California has only weeks to decide if it will uphold or reject a law allowing physician-assisted suicide after a judge ruled Friday that residents can again kill themselves with a doctor’s help.
The Fourth District Court of Appeals ruled that California’s “End Of Life Option Act” would again take effect following revoke of the June 9, 2016 law. Superior Court Judge Daniel Ottolia rejected the law on May 15, ruling that it was unconstitutional because lawmakers massed the measure in a special legislative session that had been called to address other issues. California Attorney General Xavier Becerra, however, maintains that the law holds legitimacy because the special session addressed health issues.
Those who don’t agree with the policy’s reinstatement can file objections until July 2, after which the court will determine whether to preserve or nix the law, according to NBC News.
The law allows terminally ill patients — that is patients with six months to live or less — to end their lives with the help of a medical professional who will prescribe a lethal dosage of drugs.
“Instead of assisted suicide we ought to focus on delivering real healthcare and treatment choices for patients facing serious disease,” said Patients Rights Action Fund CEO Matt Valière, lamenting the judge’s Friday ruling. He urged opponents of the law to speak out now before the health and lives of Californians falls further into jeopardy.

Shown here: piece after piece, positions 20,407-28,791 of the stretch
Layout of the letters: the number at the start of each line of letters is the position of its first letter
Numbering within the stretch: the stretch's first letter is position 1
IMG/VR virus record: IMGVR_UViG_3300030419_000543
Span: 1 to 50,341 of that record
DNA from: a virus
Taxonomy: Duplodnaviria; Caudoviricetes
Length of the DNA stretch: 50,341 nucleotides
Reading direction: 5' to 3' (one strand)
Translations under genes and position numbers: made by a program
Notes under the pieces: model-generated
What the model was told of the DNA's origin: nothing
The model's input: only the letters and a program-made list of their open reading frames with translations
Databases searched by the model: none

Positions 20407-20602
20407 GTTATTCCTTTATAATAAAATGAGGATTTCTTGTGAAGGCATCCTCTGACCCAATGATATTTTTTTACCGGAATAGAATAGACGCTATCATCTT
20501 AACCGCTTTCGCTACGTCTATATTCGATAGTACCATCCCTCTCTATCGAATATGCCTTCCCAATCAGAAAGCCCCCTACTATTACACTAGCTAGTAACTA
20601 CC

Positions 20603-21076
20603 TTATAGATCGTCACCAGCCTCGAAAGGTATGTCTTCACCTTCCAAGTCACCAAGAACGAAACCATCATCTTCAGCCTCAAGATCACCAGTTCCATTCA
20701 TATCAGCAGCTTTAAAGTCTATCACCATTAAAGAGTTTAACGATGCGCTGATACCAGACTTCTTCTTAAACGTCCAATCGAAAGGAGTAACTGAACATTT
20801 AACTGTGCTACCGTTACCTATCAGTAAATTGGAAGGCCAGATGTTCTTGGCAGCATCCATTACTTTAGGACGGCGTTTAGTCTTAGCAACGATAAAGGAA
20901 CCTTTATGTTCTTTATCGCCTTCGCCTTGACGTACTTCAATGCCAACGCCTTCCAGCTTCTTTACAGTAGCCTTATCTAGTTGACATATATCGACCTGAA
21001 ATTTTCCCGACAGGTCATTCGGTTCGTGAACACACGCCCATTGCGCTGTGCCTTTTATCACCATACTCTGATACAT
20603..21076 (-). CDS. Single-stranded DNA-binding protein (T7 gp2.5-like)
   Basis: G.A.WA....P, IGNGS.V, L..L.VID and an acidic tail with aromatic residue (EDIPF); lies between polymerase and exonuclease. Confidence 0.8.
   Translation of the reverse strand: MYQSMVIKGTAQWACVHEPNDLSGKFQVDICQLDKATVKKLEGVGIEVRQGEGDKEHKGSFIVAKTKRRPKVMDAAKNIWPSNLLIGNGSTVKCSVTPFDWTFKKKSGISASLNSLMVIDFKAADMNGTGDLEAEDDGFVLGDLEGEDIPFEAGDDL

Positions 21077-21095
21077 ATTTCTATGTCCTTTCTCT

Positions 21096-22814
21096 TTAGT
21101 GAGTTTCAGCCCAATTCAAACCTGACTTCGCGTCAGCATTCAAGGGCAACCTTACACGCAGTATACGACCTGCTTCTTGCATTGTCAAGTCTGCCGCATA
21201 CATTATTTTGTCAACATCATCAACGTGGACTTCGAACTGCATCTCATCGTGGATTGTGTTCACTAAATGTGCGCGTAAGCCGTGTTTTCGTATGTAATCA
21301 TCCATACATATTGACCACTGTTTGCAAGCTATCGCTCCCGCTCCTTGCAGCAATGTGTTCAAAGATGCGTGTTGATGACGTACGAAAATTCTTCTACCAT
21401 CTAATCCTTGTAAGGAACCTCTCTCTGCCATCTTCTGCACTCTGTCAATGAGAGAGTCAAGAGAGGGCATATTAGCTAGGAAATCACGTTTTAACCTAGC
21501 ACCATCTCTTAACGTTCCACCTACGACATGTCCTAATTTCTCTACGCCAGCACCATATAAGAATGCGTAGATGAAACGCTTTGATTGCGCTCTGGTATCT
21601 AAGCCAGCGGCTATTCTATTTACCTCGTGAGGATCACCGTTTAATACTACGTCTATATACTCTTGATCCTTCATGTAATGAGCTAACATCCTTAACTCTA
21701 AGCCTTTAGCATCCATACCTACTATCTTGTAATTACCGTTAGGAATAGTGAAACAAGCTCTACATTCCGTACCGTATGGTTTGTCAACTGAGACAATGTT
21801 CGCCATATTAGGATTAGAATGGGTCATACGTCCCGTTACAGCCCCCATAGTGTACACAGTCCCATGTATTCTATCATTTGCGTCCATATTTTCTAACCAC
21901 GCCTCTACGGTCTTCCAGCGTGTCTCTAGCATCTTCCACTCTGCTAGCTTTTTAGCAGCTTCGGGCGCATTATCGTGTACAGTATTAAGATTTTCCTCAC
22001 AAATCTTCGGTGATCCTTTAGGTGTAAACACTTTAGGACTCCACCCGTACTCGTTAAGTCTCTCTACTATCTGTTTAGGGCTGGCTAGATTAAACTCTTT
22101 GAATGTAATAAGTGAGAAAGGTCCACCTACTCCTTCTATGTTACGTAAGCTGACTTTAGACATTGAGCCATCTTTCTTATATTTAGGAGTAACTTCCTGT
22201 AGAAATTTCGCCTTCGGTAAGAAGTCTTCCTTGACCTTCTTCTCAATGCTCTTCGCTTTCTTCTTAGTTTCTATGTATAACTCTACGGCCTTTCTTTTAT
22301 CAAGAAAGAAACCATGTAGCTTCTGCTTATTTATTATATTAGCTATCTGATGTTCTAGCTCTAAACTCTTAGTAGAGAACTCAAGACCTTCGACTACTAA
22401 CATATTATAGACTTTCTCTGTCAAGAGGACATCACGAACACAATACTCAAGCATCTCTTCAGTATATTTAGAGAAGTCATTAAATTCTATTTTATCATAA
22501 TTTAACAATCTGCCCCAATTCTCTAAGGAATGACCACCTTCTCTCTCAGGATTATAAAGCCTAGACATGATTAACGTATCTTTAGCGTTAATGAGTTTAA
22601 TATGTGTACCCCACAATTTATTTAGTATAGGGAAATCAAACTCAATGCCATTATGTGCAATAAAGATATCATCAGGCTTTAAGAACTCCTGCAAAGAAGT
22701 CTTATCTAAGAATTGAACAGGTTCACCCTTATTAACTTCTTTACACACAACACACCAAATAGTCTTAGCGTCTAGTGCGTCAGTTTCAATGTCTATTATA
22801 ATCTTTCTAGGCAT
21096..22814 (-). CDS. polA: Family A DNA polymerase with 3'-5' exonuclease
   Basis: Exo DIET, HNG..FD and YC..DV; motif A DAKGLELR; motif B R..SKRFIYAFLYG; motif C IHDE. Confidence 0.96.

“This stay is a huge win for many terminally ill Californians with six months or less to live because it could take years for the courts to resolve this case,” Compassion & Choices national director Kevin Díaz said, NBC reported. The group is the “nation’s oldest, largest and most active nonprofit organization committed to improving care and expanding options for the end of life,” according to its website.
“This ruling provides some relief to California patients, their families, and doctors who have been living in uncertainty while facing difficult health decisions,” Becerra, a Democrat, also said, applauding the move.
California, Colorado, Oregon, Vermont, Hawaii and Washington permit physician-assisted suicide. (RELATED: Massachusetts Might Legalize Assisted Suicide, And It Could Turn America Into The Netherlands)
Assisted suicide in the Netherlands is legal for anyone who suffers from physical or mental illness and has an advanced directive or has received parental consent if younger than 16. Minors can request euthanasia as young as 12.
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